Our sources have finally given us the details of AMD’s impending Ryzen 7000 “Raphael Desktop CPUs based on the Zen 4 core,” and we can confirm that there will be four SKUs available at launch: the AMD Ryzen 9 7950X, Ryzen 9 7900X, Ryzen 7 7700X, and Ryzen 5 7600X.
According to our exclusive leak from the previous day, the AMD Ryzen 7000 Desktop CPU family, codenamed Raphael, will be on sale on September 15th after an announcement later in the month. Although the AMD Zen 4 architecture increases IPC by 8–10%, the majority of the performance gain comes from the faster clock rates and greater TDP that are added to each chip compared to the previous iteration. When comparing Zen 4 to Zen 3 cores, AMD has seen advances in single-threaded performance of over 15%, multi-threaded performance of over 35%, and per-watt performance of over 25%.
The CPUs will have an improved cache restructure with a shared L3 cache, a shared L2 cache, support for DDR5 memory with AMD’s Extended Profiles For Memory Overclocking, PCIe Gen 5.0 graphics card, and M.2 SSD support. Having stated that, let’s move on to the details.
The AMD Ryzen 9 7950X, which carries over the previous two generations’ healthy 16 core and 32 thread count
The processor will have a base frequency of an amazing 4.5 GHz and a maximum boost clock of 5.7 GHz, which should make it 200 MHz faster than Intel’s Alder Lake Core i9-12900KS, which has a single-core boost frequency of 5.5 GHz. It appears that AMD is getting as much Hertz out of the Ryzen 9 chips’ 170W TDP (230W PPT) as possible. The CPU has 80 MB of cache, of which 64 MB are from L3 (32 MB per CCD), and 16 MB are from L2 (1 MB per core).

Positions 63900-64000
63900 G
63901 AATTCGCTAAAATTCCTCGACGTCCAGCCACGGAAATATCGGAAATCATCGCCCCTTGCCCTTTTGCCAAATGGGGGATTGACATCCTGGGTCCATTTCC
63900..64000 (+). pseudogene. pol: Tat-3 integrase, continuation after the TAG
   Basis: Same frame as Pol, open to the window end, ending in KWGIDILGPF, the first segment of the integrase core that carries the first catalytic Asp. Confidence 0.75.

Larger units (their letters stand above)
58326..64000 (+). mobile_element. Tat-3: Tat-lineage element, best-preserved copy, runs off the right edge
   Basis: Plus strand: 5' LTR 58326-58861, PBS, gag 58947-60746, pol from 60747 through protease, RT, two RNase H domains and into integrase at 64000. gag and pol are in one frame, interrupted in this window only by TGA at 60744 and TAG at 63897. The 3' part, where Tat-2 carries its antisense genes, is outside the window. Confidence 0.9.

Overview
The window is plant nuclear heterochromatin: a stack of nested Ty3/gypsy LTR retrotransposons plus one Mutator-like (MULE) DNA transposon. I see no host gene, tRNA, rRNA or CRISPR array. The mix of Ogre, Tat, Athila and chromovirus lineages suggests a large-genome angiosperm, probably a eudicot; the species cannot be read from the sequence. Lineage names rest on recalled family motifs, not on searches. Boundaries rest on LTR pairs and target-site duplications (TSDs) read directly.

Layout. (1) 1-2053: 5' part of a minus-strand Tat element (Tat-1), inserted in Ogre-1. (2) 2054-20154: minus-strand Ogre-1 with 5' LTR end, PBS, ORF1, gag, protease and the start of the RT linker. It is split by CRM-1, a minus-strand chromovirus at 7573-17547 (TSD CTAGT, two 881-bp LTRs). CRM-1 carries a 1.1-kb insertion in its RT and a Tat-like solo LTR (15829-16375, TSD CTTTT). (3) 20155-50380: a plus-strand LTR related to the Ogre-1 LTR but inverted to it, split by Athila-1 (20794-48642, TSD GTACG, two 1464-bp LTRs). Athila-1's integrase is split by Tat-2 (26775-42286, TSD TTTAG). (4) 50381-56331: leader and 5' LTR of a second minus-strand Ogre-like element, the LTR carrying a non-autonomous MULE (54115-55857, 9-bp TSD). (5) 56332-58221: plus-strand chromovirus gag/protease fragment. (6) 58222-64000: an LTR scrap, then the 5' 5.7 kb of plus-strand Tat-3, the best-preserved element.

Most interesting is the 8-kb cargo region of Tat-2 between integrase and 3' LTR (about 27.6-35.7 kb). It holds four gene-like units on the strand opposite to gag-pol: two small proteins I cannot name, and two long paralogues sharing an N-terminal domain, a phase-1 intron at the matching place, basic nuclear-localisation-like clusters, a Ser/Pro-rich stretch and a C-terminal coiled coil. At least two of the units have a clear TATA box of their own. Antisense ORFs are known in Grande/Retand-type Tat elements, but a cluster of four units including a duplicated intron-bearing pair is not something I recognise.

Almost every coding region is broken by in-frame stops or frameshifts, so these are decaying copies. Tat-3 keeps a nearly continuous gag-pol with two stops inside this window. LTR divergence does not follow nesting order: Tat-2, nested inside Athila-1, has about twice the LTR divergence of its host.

The 7900X AMD Ryzen 9 chip, as its name suggests, would have 12 cores and 24 threads. The CPU has a boost rate set at 5.6 GHz across a single core and an even faster base clock of 4.7 GHz. The CPU receives 76 MB of cache (64 MB L3 + 12 MB L2) while maintaining its 170W TDP. The CPU will be comparable in price to the AMD Ryzen 9 5900X, but it will outperform the Core i7-12700K in terms of performance.
Here we have the AMD Ryzen 7 7700X, an 8-core and 16-thread component from the Ryzen 7 family. The CPU will have a base clock of 4.5 GHz and a boost clock of 5.4 GHz, but at a lower 105W TDP, since AMD sees this as the sweet spot for gamers (142W PPT). The CPU will receive a 40 MB cache pool, which is made up of 8 MB L2 and 32 MB L3 from the single Zen 4 core and CCD, respectively.
AMD has not yet released any updates for the Ryzen 7 7800X processor. It’s possible that AMD aims to replace that component with a Ryzen 7 5800X3D replacement with Zen 4 cores (3D V-Cache). If so, the CPU lineup will likely be updated later this year since AMD has confirmed that the V-Cache components will debut in the latter half of Q4 2022. Additionally, it appears that the Ryzen 7 7700X will be priced very competitively in the mainstream sector based just on segmentation.